I want to think that if the lich could have sweated, a single droplet would have appeared on its brow when its companion was defeated so quickly. But to its benefit, the lich did not falter. Instead, its body began to fluctuate, like it was moving rapidly from side to side – and even I recognized the spell. It was the bane of all archers: displacement. I tried to shoot it but I had no luck, and commanded my panther to attack. Dûath went with eager if silent wrath, fangs bared.
The lich stepped back and whacked the big cat with its long arcane staff. It flared as it connected and sent Dûath flying against a nearby wall. I yelled for my companion and reached to my quiver in rising anger. Alice released a trio of crackling bolts of energy towards the lich but the undead lord held up its free hand and a magical barrier appeared in front of it, blocking the magics and effectively cutting us from him. I cursed. Just like Mokmurian – he leers behind that transparent cover. A battle of magic wielders, and I can do nothing. Dûath roared and got up to his feet from the floor, and attacked anew. He was very bold, and also very alone behind the magical wall.
I had broken Mokmurian’s field with brute force, I remembered as I stepped towards the laughing lich, my palms reaching for my gladii instead of new arrows. My bow clattered to the floor, useless for now. The lich howled in laughter as its form kept displacing. Dûath struck with its paws, tried his fangs, but nothing helped. The lich was playing with him, with us. The urge to kill the bastard was in me now.
My arm trembled as the adamantine blade bit into the wall of energies, but already from the first hit I could tell I could spend an hour with it and still it would remain intact. Alfred realized what I was trying and slashed his axe into the wall as well, but his weapon, although bolstered manifold my magical enchantments, was still only steel and limited in its ability to do harm.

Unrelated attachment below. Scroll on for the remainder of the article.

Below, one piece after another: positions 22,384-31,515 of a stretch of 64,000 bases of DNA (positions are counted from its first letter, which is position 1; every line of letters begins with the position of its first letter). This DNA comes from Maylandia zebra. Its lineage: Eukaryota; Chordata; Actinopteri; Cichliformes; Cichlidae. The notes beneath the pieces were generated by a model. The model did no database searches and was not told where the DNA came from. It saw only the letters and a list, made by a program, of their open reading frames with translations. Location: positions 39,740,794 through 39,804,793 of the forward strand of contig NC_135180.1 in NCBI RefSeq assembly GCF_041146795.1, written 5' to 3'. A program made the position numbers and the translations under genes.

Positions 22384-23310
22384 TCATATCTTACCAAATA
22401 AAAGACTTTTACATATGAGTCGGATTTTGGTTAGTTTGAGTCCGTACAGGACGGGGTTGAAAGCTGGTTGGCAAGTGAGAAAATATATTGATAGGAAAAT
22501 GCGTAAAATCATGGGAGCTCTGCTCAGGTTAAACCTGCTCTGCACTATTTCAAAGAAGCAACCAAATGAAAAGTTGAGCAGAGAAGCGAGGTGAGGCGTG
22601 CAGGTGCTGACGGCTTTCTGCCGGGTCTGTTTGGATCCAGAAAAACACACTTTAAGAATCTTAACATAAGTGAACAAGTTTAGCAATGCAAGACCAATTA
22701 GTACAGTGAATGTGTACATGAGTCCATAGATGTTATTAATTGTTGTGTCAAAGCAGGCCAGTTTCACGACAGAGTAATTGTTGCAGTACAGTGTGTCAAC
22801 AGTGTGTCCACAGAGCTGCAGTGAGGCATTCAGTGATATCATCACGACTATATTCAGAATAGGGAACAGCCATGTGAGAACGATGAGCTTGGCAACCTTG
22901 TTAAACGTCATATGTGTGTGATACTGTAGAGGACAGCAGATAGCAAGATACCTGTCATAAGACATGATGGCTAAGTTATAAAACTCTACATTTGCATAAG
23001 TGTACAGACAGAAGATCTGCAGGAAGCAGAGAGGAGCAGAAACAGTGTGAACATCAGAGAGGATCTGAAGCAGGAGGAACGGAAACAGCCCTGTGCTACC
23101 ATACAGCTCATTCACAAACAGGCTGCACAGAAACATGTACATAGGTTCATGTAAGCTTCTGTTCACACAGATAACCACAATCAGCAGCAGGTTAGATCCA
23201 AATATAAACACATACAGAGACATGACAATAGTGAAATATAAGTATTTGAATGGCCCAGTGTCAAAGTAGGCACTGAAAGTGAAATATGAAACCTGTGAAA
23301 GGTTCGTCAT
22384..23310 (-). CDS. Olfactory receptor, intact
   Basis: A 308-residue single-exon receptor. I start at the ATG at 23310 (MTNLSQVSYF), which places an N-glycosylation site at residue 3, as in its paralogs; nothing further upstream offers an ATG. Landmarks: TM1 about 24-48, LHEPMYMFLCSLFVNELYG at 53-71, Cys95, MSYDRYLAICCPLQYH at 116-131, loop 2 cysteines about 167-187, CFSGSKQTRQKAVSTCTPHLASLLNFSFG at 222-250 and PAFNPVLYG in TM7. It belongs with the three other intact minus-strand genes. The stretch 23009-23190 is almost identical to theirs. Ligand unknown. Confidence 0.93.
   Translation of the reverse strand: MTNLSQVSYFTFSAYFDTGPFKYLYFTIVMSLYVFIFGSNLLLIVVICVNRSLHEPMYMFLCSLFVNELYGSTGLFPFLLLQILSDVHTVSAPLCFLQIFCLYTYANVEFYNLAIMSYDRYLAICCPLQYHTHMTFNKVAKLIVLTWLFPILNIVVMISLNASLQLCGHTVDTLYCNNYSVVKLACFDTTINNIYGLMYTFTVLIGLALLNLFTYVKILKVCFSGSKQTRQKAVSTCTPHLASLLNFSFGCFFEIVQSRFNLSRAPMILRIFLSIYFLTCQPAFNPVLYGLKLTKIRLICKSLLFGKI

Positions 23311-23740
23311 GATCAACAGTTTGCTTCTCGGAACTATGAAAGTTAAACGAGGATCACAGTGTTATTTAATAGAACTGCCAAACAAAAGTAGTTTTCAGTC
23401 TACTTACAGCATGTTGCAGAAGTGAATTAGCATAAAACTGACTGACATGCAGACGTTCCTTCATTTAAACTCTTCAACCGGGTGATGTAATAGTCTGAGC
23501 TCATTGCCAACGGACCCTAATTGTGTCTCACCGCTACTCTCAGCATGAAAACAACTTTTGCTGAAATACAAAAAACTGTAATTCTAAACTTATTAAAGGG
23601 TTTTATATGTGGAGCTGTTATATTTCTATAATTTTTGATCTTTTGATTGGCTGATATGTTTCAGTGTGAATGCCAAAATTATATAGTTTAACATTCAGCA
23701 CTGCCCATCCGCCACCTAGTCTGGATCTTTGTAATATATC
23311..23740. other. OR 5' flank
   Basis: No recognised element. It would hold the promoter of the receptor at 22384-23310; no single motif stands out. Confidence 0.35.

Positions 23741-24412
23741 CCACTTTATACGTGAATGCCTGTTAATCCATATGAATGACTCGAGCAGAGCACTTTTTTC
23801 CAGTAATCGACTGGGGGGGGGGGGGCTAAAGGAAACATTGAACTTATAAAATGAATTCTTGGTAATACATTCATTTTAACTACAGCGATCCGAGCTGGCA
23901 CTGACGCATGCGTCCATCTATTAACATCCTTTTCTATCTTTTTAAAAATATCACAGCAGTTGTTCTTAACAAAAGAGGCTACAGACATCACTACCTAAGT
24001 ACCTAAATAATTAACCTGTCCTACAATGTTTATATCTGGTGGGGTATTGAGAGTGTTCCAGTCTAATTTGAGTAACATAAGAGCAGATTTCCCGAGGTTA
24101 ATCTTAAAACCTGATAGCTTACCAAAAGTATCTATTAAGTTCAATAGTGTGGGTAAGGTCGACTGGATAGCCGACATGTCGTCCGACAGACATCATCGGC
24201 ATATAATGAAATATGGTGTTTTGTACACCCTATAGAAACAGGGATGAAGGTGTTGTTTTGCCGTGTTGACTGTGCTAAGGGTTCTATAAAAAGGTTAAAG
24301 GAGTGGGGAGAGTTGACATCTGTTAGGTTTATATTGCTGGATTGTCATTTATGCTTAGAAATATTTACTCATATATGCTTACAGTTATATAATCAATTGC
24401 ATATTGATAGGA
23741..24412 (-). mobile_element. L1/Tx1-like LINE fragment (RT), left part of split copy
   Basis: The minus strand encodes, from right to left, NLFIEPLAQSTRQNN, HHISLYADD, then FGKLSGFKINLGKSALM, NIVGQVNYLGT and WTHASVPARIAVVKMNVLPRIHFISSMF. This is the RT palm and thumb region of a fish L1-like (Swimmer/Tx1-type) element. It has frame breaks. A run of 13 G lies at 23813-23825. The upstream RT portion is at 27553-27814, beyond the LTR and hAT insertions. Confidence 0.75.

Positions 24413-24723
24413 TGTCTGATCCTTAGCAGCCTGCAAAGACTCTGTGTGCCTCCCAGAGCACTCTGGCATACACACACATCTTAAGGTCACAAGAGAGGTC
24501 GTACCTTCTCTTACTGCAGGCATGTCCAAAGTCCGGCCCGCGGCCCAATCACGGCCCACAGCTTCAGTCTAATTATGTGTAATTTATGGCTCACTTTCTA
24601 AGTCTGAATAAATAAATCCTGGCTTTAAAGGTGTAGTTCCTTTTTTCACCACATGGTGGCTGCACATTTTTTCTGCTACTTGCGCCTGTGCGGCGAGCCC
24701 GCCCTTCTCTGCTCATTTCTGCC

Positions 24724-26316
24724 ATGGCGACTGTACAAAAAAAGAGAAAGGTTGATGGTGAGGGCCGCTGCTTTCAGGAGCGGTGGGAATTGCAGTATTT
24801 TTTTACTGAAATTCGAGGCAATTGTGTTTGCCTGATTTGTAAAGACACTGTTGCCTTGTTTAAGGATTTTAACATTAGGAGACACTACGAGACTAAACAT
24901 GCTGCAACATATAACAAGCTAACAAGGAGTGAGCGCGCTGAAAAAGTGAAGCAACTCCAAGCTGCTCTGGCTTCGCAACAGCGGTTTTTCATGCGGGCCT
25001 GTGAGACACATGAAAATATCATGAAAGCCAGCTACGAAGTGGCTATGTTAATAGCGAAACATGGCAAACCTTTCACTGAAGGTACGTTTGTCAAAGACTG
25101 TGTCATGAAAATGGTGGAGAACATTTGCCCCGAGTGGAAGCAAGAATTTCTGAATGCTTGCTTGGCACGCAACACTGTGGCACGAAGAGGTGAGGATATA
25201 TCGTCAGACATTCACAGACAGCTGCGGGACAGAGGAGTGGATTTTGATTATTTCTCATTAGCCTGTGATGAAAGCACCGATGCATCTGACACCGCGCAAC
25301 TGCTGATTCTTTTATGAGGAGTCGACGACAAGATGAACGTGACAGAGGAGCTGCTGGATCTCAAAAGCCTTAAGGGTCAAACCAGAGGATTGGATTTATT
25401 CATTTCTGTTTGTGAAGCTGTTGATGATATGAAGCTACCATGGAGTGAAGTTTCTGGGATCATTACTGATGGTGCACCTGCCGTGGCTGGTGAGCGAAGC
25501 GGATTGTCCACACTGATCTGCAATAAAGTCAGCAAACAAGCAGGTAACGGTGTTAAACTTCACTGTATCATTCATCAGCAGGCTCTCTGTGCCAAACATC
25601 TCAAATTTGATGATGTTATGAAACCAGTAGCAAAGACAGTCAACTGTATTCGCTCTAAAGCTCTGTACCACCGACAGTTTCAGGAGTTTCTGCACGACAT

“Dispel the wall”, I shouted at Alice as she made her way into the room. “I can’t”, she hissed, “and I can’t strike at the foe either, the barrier protects it!”
“No it does not!” Harsk boomed, stepping closer, his sword and shield arms wide apart. “My goddess, strike the lich with your holy fire!” And Iomedae responded, with an all too familiar pillar of flames that landed on the lich from the ceiling like a hammer from the skies. The fires burned, but the undead creature remained standing. It cast spells of its own, first giving itself mirror images to complement its displacing form.
Then, I lost my hearing. I didn’t know whether the lich used a silence spell that I had witnessed before, or if he had attacked my senses specifically. I disregarded it – I needed my eyes more. I kept slashing the wall with my gladii, hoping to somehow land a lucky blow that would collapse it.